Sinkus et al (2005) examined the viscoelastic shear properties of breast lesions measured by MRE applied in the course of standard MR mammography to 15 patients with different pathologies (6 breast cancer cases, 6 fibroadenoma cases and 3 mastopathy cases).  Breast cancer appeared on average 2.2 (p < 0.001) times stiffer.  All breast cancer cases showed a good delineation to the surrounding breast tissue with an average elevation of a factor of 3.3 (p < 1.4 x 10(-6)).  However, the results were not found to be useful for separating benign from malignant lesions.

Giuseppetti et al (2005) assessed the diagnostic accuracy of elastography in characterizing nodular breast lesions.  A total of 82 patients who received mammographic, US and elastographic evaluation in a single session at two Italian centers between January and August 2004 according to identical protocols exhibited 91 nodules that were subjected to cytological/histological examination.  Lesions were classified and scored and the sensitivity and specificity of elastography calculated.  Overall sensitivity and specificity were 79 % and 89 %, respectively.  However, sensitivity was 86 % and 65 % and specificity 100 % and 62 % for lesions less than 2 cm and greater than 2 cm in diameter, respectively.  The authors concluded that larger studies are needed to establish semiological patterns.

Itoh et al (2006) evaluated the diagnostic performance of real-time elastography (RTE) by using the extended combined autocorrelation method (CAM) to differentiate benign from malignant breast lesions, with pathologic diagnosis as the reference standard.  Conventional US and RTE with CAM were performed in 111 women (mean age of 49.4 years; age range of 27 to 91 years) who had breast lesions (59 benign, 52 malignant).  Elasticity images were assigned an elasticity score according to the degree and distribution of strain induced by light compression.  The area under the curve and cut-off point, both of which were obtained by using a receiver operating characteristic curve analysis, were used to assess diagnostic performance.  Mean scores were examined by using a Student t test.  Sensitivity, specificity, and accuracy were compared by using the standard proportion difference test or the Delta-equivalent test.  For elasticity score, the mean +/- standard deviation was 4.2 +/-  0.9 for malignant lesions and 2.1 +/- 1.0 for benign lesions (p < 0.001). When a cut-off point of between 3 and 4 was used, elastography had 86.5 % sensitivity, 89.8 % specificity, and 88.3 % accuracy.  When a best cut-off point of between 4 and 5 was used, conventional US had 71.2 % sensitivity, 96.6 % specificity, and 84.7 % accuracy.  Elastography had higher sensitivity than conventional US (p < 0 .05).  By using equivalence bands for non-inferiority or equivalence, it was shown that the specificity of elastography was not inferior to that of conventional US and that the accuracy of elastography was equivalent to that of conventional US.  The authors concluded that US elastography with the proposed imaging classification had almost the same diagnostic performance as conventional US.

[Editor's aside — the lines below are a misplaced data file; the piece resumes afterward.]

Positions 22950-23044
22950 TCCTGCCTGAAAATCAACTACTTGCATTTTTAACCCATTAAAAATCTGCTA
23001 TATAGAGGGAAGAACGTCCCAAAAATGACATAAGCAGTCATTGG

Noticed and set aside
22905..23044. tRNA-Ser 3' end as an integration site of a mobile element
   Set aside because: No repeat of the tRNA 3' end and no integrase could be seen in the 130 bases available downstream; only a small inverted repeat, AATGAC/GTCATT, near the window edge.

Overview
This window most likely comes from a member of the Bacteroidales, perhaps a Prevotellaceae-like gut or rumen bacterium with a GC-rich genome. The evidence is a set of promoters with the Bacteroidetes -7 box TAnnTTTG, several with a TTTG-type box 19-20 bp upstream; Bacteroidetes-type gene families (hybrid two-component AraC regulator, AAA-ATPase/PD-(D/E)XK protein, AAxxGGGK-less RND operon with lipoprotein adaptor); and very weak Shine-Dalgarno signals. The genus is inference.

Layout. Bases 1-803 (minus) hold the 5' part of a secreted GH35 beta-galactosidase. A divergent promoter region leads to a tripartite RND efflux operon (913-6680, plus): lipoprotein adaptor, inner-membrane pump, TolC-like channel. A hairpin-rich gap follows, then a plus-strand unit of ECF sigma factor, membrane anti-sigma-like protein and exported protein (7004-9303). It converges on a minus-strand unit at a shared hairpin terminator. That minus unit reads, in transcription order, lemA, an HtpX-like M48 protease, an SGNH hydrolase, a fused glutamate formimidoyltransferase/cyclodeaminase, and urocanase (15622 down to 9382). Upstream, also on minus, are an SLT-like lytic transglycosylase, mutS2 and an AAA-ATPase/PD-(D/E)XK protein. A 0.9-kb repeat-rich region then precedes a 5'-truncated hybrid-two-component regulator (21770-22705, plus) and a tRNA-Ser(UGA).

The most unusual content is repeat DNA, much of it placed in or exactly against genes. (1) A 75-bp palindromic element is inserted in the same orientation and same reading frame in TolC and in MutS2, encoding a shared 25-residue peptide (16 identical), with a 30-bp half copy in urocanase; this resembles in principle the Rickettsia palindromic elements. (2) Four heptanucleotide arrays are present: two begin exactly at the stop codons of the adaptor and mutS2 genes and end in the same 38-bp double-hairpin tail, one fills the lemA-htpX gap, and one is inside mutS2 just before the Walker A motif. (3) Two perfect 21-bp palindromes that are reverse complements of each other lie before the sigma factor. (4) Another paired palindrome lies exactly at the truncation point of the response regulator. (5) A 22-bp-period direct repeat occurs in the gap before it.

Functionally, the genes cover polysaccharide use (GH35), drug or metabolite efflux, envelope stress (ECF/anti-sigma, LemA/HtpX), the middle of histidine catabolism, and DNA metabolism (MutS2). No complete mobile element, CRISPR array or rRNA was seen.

Thomas et al (2006) compared the sensitivity and specificity of elastography with that of B-mode US and mammography in 300 patients with histologically confirmed breast lesions (168 benign, 132 malignant).  Evaluation was by means of the 3-dimensional (3-D) finite-element method.  The data were color-coded and superimposed on the B-mode US scan.  The images were evaluated by two independent readers.  The results were compared with mammography, histology, and the data obtained by previous US investigations.  Sensitivity and specificity in the differentiation of benign and malignant lesions were 87 % and 85 %, respectively, for mammography and 94 % and 83 % for B-mode US.  The 2 examiners were in very good agreement in their evaluation of the elastograms (kappa: 0.86).  Elastography had a sensitivity of 82 % and a specificity of 87 %.  Elastography was superior to B-mode US in diagnosing Breast Imaging Reporting and Data System (BI-RADS) 3 lesions (92 % versus 82 % specificity) and in lipomatous involution (80 % versus 69 % specificity).

Zhang et al (2006) investigated the clinical value of RTE in the diagnosis of breast cancer in 120 patients with breast lumps (135 lesions).  Patients were examined with B-mode imaging, color Doppler flowing imaging (CDFI) and RTE.  The elastogram was graded using a 5-score evaluating method.  The post-operative pathological diagnosis was used as the gold standard, and the sensitivity, specificity and accuracy of RTE and 2-D US combined with RTE in diagnosis of breast cancer were calculated.  When the score greater than 4 was set for cut-off criteria of malignancy, the sensitivity, specificity and accuracy of RTE was 85.45 %, 83.75 % and 84.4 %, respectively.  When 2-D US combined with RTE was used, the sensitivity, specificity and accuracy increased up to 100 %, 95 % and 97 %, respectively.